Should You Hire an Attorney or Do It Yourself?

 In Practical Matters, Revocable Trusts, Wills

Should you create your own estate plan with a do-it-yourself on-line program (with the help of this website) or by hiring an attorney (also guided by this website)? The on-line programs are less expensive and in many ways more efficient — you can create the plan in your pajamas and at any time of the night and day without having to make one or more trips to a lawyer’s office. On the other hand, you may not find answers to your questions, may get waylaid and not get the job done, and won’t know if you are overlooking or misunderstanding a crucial issue.

In general, if your situation is relatively straightforward — one spouse, or unmarried, with children from one relationship, or no children, and uncomplicated assets — an on-line program will probably be adequate. If, on the other hand, you have property in more than one state, are in a second or third marriage or relationship, are not a US citizen or are married to a non-citizen, have children from more than one relationship or are concerned about tax, special needs or long-term care issues, I’d strongly recommend working with an attorney experienced with the issues you are concerned about.

In considering whether to go with an attorney or strike out on your own, you can consider the pros and cons of both approaches. They include the following:

Advantages of DIY Plans

  • They’re cheap.
  • You can work on them when convenient or inspired, even at 3:00 in the morning.
  • They’re private – you don’t have other people knowing your business.

Advantages of Working with an Attorney

The attorney will

  • answer your questions.
  • advise you about traps for the unwary that apply to you.
  • know about specific state laws that may affect your situation.
  • use his experience to help you make any difficult decisions.
  • prod you along to complete the process.
  • modify her standard forms to suit your situation and goals.
  • help resolve and plan for complex situations, whether having to do with taxes, businesses, long-term care planning or family situations.
  • help with follow-up issues, like properly titling accounts.
  • be connected to other qualified professionals, such as accountants, financial planners, and geriatric care managers.

Disadvantages of DIY Plans

Essentially, the disadvantage of DIY plans is that they don’t have the advantages of working with an attorney. Recognizing this, some on-line services, including the largest, LegalZoom, now offer consultations with lawyers through its Legal Plan. This may work if you simply need answers to a few questions, but not if you require more complex planning. As far as I can tell, they don’t revise and tailor the LegalZoom forms to suit the clients’ goals and situations.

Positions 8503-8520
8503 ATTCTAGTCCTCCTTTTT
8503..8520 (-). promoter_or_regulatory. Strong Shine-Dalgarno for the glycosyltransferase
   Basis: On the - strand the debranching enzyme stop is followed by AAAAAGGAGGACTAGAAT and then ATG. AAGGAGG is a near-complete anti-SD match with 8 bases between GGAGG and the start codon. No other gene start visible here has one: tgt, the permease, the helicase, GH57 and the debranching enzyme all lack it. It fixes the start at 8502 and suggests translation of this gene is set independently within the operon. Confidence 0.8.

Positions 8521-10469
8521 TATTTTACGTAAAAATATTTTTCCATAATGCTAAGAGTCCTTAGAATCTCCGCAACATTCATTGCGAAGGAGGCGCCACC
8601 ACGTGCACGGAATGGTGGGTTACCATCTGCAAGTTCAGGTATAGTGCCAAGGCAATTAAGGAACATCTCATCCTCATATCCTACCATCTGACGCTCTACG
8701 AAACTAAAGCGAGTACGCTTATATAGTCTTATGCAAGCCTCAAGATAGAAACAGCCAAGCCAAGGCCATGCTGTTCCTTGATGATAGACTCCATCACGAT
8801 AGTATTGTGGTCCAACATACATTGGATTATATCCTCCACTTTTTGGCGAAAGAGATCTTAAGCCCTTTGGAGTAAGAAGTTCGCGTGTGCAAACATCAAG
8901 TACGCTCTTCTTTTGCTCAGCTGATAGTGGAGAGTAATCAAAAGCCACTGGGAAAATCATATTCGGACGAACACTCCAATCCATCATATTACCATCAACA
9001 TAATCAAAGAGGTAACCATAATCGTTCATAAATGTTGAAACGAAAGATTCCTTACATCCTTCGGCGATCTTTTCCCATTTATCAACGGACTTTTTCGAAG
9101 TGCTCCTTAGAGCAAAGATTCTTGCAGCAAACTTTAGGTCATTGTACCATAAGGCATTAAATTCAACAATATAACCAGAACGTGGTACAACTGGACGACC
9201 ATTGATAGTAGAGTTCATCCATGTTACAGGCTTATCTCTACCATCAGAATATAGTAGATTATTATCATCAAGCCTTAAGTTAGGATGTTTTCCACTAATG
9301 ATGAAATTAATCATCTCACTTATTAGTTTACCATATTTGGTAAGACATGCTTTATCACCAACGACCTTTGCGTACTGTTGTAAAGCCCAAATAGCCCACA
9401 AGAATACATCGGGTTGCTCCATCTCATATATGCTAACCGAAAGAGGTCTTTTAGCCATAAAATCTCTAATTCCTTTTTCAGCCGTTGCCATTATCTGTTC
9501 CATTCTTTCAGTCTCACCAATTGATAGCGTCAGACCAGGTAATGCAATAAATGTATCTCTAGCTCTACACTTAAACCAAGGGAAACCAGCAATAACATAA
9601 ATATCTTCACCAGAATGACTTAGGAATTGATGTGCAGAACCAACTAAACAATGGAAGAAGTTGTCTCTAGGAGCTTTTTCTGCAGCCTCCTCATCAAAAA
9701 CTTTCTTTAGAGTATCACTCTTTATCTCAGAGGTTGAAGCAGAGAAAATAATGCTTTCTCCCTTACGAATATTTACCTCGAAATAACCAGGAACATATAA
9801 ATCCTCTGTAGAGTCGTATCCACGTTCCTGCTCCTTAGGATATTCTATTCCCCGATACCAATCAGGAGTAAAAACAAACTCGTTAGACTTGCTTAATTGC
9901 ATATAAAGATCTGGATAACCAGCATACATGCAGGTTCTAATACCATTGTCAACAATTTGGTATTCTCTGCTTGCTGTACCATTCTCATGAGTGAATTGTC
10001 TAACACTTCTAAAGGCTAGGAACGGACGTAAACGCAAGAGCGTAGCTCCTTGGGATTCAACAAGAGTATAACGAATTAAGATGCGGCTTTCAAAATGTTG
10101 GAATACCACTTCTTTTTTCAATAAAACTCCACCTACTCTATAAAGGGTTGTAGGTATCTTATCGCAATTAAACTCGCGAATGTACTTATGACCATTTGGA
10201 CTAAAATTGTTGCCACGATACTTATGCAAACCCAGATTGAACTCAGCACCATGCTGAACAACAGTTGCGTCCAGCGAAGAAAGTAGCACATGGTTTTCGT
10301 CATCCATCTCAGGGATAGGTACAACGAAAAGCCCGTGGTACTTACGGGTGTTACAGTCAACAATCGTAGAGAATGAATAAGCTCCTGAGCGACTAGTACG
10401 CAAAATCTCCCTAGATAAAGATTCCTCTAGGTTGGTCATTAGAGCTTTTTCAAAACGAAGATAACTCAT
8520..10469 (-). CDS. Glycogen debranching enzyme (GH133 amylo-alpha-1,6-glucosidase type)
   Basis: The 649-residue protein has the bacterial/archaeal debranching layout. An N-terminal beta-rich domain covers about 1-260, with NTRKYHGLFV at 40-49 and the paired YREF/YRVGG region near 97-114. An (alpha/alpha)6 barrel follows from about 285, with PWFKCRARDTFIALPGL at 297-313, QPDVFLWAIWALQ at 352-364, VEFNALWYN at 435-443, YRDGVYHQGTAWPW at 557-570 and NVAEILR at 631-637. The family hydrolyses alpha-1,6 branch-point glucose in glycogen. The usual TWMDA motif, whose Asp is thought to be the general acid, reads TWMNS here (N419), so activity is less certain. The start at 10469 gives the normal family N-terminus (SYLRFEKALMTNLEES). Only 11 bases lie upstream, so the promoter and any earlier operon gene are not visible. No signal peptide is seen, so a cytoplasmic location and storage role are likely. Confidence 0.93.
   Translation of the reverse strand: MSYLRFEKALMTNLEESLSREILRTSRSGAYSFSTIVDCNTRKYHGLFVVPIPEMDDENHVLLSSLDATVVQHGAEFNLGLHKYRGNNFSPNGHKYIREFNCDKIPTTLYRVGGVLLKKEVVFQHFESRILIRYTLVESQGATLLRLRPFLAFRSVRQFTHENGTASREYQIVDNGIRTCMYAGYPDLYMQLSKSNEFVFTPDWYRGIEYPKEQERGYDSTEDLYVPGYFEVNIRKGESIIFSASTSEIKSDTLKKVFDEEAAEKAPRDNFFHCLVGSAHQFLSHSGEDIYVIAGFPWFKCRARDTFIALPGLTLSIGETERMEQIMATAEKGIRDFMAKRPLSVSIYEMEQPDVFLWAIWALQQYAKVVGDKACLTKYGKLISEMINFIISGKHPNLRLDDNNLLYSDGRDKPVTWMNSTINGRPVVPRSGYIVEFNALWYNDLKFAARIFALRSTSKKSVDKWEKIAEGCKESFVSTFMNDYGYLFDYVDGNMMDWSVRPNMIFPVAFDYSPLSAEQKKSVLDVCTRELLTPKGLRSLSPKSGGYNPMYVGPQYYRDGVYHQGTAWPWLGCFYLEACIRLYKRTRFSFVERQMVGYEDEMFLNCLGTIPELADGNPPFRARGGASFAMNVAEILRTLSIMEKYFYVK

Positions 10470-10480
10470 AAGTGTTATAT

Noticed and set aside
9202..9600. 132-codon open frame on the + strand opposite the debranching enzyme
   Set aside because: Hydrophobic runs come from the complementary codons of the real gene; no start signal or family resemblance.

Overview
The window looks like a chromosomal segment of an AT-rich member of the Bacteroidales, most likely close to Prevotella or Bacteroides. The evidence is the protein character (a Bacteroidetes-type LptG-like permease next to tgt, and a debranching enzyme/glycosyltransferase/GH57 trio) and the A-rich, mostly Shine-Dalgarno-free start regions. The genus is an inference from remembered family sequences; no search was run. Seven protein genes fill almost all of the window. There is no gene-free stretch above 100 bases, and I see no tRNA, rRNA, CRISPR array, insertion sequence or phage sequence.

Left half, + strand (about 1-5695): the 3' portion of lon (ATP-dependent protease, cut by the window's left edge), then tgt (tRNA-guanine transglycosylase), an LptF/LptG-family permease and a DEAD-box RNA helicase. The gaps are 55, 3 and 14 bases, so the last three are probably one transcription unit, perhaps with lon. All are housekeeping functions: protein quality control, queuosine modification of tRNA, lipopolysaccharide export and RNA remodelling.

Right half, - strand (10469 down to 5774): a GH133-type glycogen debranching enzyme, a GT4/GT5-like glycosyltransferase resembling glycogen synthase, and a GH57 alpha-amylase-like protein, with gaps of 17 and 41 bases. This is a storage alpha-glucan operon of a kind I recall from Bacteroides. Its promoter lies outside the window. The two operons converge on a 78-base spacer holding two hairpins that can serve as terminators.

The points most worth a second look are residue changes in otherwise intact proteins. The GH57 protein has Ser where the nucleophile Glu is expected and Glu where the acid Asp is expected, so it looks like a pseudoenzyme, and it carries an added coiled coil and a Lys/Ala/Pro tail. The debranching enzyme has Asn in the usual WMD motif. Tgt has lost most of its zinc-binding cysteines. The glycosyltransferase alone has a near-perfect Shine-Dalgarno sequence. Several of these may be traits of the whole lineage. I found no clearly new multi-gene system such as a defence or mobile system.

One also wonders (or at least I do) about the quality and experience of the attorneys in the LegalZoom system. While it’s not totally clear from the website, it appears that clients can have an annual one-hour legal checkup and as many 30-minute consultations as needed for as little as $10 a month. Even if all of the $120 a year goes to the attorneys, it’s not clear how they’re going to make a living at these rates. The economics may work out if most customers don’t end up using the service, permitting LegalZoom to pay the participating attorneys a reasonable rate when the consumers do in fact call the lawyers in the plan. In addition, if the attorneys involved work out of their homes, they can keep their overhead low. It’s also possible that the attorneys view these consultations as “loss-leaders” as part of their marketing plans. They’ll make very little money on the consultations, but develop relationships with clients who will come back to them or refer others to them for more substantial matters.

 

An example of the risks of doing it yourself:

 

My firm was recently engaged to probate the estate of a man who died earlier in the year. I would have liked to have known him. He had been a professor of English at a local college and seemed from his obituary and his estate plan to have been an interesting thinker. His estate plan consisted of a trust he had drafted himself and a letter of instructions. Unfortunately, for reasons I will explain below, it did not include a will. The well-drafted trust and letter of instructions, written with verve, were consistent. They directed that his home pass to his partner of many years, that his vacation home in another state go to his daughter, who lived there, and that the rest of his property go to his other three children in equal shares after paying off the mortgage of about $50,000 on his home.